CS4706 - Spring 2008
Homework 5 - "Building a speech understanding system"

Due: Monday, May 5, 2008, by 2:40pm.




In this homework, you will design and build your own speech understanding system for reserving train tickets.  You should assume as input a grammatical English utterance (one sentence only) that indicates the departure and destination cities, and the departure day and time.  We will provide training data to help you test your system, but you should also record your own utterances for further testing.


The system will consist of two main components:

(a) An Automatic Speech Recognition (ASR) System:  We provide a script that builds the ASR component using HTK (an HMM toolkit). The ASR acoustic models will be trained on TIMIT, BDC, and the Columbia Games corpora. The input to this component is a wav file (audio format: mono, sampling rate: 8Khz), and the output will be the automatic transcript in mlf file format (see an example below)

(b) An Understanding Component: The input to this component is the ASR transcript in (a), and the output will be a table that contains the following concepts which you will be expected to extract automatically from the ASR transcript.

Departure city: New York, Boston, Baltimore, Newark, Jersey City, Washington, Albany, Poughkeepsie, Pittsburg, Columbia  

Destination city: (same set of cities as above)

Departure day: Sunday, Monday, …, Saturday

Departure Time: Morning, Noon, Afternoon, Evening, Night, Anytime  


Here are two examples. Given the following utterances:


I would like a ticket from Boston to New York on Friday morning (LINK TO JULIA’s SPEECH1)


The output of your system should be:

Departure city



New York






I need to go to Baltimore from Washington on Monday evening (LINK TO JULIA’s SPEECH2)


The output of your system should be:

Departure city










You should create a grammar that covers as many different ways of expressing these sorts of requests as you can think of to make your system very flexible.  However, your grammar should be limited enough so that the ASR perplexity is not so high as to affect performance.  You must experiment to see what trade-offs between flexibility and performance work best.  Part of the homework assignment is to see how well you can determine how much you can cover with reasonable performance.  Note that your success will be judged on concept accuracy, not transcription accuracy.


Here is an example of a grammar that covers the two examples above.


To build the ASR component,  run the following commands:


1. cd /proj/speech/users/cs4706/asrhw

2. mkdir USERNAME (e.g., fb2175)


#The following command will take about 2 hours!). While it is running, you should read Chapters 1,2, and 3  in the HTK toolkit book to understand what the script is doing.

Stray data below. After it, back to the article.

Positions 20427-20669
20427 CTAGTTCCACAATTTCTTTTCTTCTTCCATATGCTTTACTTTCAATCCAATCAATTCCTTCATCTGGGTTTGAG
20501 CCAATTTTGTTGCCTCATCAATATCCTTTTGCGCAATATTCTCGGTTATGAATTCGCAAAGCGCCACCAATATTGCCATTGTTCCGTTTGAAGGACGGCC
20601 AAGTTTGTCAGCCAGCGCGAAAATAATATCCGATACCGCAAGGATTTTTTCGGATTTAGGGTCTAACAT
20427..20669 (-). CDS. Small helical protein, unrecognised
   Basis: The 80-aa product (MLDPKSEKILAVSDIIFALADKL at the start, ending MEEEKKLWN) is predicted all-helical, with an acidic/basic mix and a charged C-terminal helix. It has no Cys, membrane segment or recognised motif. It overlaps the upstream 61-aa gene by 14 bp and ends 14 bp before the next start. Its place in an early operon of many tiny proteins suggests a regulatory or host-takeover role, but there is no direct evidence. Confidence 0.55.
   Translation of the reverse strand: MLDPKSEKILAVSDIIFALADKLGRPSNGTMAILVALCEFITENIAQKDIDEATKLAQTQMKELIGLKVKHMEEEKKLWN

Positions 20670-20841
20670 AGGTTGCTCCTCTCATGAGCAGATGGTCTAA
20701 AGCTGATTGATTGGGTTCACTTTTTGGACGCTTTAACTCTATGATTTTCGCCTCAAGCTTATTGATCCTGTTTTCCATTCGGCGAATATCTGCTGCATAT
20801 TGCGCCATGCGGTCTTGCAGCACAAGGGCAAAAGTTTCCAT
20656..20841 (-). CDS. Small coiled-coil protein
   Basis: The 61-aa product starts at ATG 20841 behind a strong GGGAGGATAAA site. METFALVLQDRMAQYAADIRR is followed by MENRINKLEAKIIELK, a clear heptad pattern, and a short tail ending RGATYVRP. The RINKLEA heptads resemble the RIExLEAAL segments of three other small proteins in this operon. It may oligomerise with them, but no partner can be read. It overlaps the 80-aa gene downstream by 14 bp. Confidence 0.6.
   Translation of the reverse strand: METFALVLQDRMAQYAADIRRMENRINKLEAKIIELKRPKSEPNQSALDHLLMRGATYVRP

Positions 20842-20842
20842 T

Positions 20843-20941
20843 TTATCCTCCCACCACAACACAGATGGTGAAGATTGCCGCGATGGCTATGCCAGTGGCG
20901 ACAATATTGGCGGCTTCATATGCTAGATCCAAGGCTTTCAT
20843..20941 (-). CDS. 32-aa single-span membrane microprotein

4. /proj/speech/users/cs4706/tools/htk/htk/asr/train-asr.sh USERNAME

# When this command completes, you have your speech recognizer ready. The acoustic models (monophones and triphones) are trained on TIMIT, BDC, and games corpora.


Next, test your ASR system:


1. mkdir /proj/speech/users/cs4706/asrhw/USERNAME/test/  

2. Record the two utterances above as wave files (8Khz and mono) in praat. For best recognition performance, leave ~1 second of silence at the beginning and ~1 second at the end of the file when recording. Call your files test1.wav and test2.wav and save the files in /proj/speech/users/cs4706/asrhw/USERNAME/test/.

Save the grammar here to gram (not gram.txt) in /proj/speech/users/cs4706/asrhw/USERNAME

3. cd /proj/speech/users/cs4706/asrhw/USERNAME

4. Run /proj/speech/users/cs4706/tools/htk/htk/asr/recognizePath.sh USERNAME ./test

#Not that the script in 4 takes a path as its argument and runs the recognizer on all the wave files in this directory. Feel free to change the script to accept a filename as its argument so that you will have output for each utterance in a separate file, e.g.

5. Check the output of your recognizer in  /proj/speech/users/cs4706/asrhw/USERNAME/ out.mlf .


Now, you have a speech recognizer that takes a speech wave file (or a directory containing a set of wave files) and generates the transcript in mlf file format (example)


Next, you must write a program that takes a wav file, runs the ASR System, and generates the concept table shown in examples 1 and 2 above. Add a tab between the field name and value and new line after each concept/value pair.  (Your scripts must be able to run on Speech Lab machines, so be sure that there are no version conflicts or other issues with your scripts.  Test them before submission on a lab machine such as vox, voix, veux, fluffy,…).



                        RecognizeConcepts.sh ~/test/test2.wav


Output example:

Departure city:



New York






We will test your system on the training data provided above as well as a test set in the train reservation domain spoken by the same speaker.  You will be graded based on grammar coverage and concept accuracy on the training and test data. Note that your system should be flexible enough to recognize the test utterances, which will be grammatical English sentences.



Submission:      You should submit 3 files (possible points for each in parentheses):

A readme.txt file that explains how to run your program with a command line example.  This file should also briefly explain  the coverage of your grammar and any heuristics you employed or other interesting aspects of your approach. (10 points)

gram: a file containing your grammar in the format specified above (20 points)

Your program that runs the ASR and extracts concepts (see II above) (20 points)

 (Include a make.sh file to compile your code if necessary.)


      *** Upload these files in one zip file USERNAME.zip (e.g., fb2175.zip) to courseworks



                   The remaining 50 points will be based on your system’s concept accuracy on the training and test data.